I’m not exactly sure if thats what i have on my head, but i have all of the symptoms of psoriasis, so how serious is it, i read joint pains or arthritis can be caused from it, is that possible?! could my knee pay be involved with the scabs on my head? and how serious is all of this? should i tell my dad or can i just my the meds on my own? are there any home remedies for it?
Psoriasis is caused by your immune system. Normally the skin cells on your scalp are cast off and replaced about once a month, but with psoriasis, the affected skin spots can be reproducing about every week. The new skin cells are produced more rapidly than the old skin cells can be discarded, and it causes itchy, red bumps.
The bumps are itchy because histamines are being produced by your immune system to fight off the attack it thinks is happening on your skin. The area is red because the blood vessels expand and pump in more blood to sustain the increase in cell production.
Joint pain can be caused by psoriatic arthritis, which is caused when the immune system begins attacking and inflaming the cartilage between joints. It is possible for joint pain to begin before psoriasis becomes apparent on the skin, but it is rare. Your doctor can do a simple blood test to determine whether or not you have arthritis.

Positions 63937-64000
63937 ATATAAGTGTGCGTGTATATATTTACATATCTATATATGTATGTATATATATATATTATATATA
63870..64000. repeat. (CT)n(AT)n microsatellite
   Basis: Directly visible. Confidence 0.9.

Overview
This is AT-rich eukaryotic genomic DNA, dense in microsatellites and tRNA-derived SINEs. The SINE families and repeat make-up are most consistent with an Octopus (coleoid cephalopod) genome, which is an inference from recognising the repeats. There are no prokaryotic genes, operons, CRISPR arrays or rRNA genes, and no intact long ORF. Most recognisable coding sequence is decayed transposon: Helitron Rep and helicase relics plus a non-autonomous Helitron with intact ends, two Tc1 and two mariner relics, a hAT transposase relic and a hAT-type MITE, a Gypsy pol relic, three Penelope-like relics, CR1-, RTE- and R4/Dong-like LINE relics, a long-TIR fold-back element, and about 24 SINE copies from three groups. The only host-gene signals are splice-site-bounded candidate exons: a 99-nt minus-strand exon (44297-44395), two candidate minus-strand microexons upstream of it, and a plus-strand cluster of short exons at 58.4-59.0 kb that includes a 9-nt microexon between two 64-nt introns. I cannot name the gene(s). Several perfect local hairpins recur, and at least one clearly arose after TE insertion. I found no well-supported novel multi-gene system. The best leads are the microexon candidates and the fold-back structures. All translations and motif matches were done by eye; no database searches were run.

As for the psoriasis you have on your scalp, the best over-the-counter remedy is to buy a coal tar based shampoo. You can find them in almost any store in the Head n Shoulders section of the shampoo aisle. Neutrogena produces one called T-Gel, I believe. Coal tar retards cell formation, and will help with the itch.
If the itchy spots are particularly bad, you can buy a salicilic acid based shampoo to use before using the coal tar shampoo. Salicilic acid loosens and softens the skin if the spots become hardened. I think a company called Scalpacin makes a whole line of psoriasis products.
Psoriasis is not an end-of-the-world affair. About 10% of Americans have psoriasis. If the condition worsens though, you should see a dermatologist, as they can prescribe tougher medication.
Hope that helps.
Learn more about Psoriasis Symptoms and Treatment here.
What is Psoriasis
We hope that you have found some way to eliminate your Psoriasis symptoms. It afflicts a large multitude of people globally. You are not alone in this battle and we have helped thousands of people get their psoriasis under control or even completely eliminate psoriasis from their life all together.
Psoriasis General Information
Psoriasis is a skin condition, which is not contagious. The Psoriasis Plaque causes Psoriasis. Primary characteristics of the infection include scaly, reddish patches on the skin. Due to excessive production of skin, these areas become inflamed resulting in it.
Common places of occurrence of Psoriasis
Common body parts where it occurs include the knees and elbows. However, other areas such as genitals and the scalp can be affected by Psoriasis. Unlike eczema, in the case of Psoriasis, the condition occurs on extensor portion of a joint. The extent of Psoriasis occurrence can vary from specific spots to the entire body. In a specific case of Psoriasis called Psoriatic Nail Dystrophy the toenails and fingernails are commonly infected. This condition occurs in isolation to the rest of the body.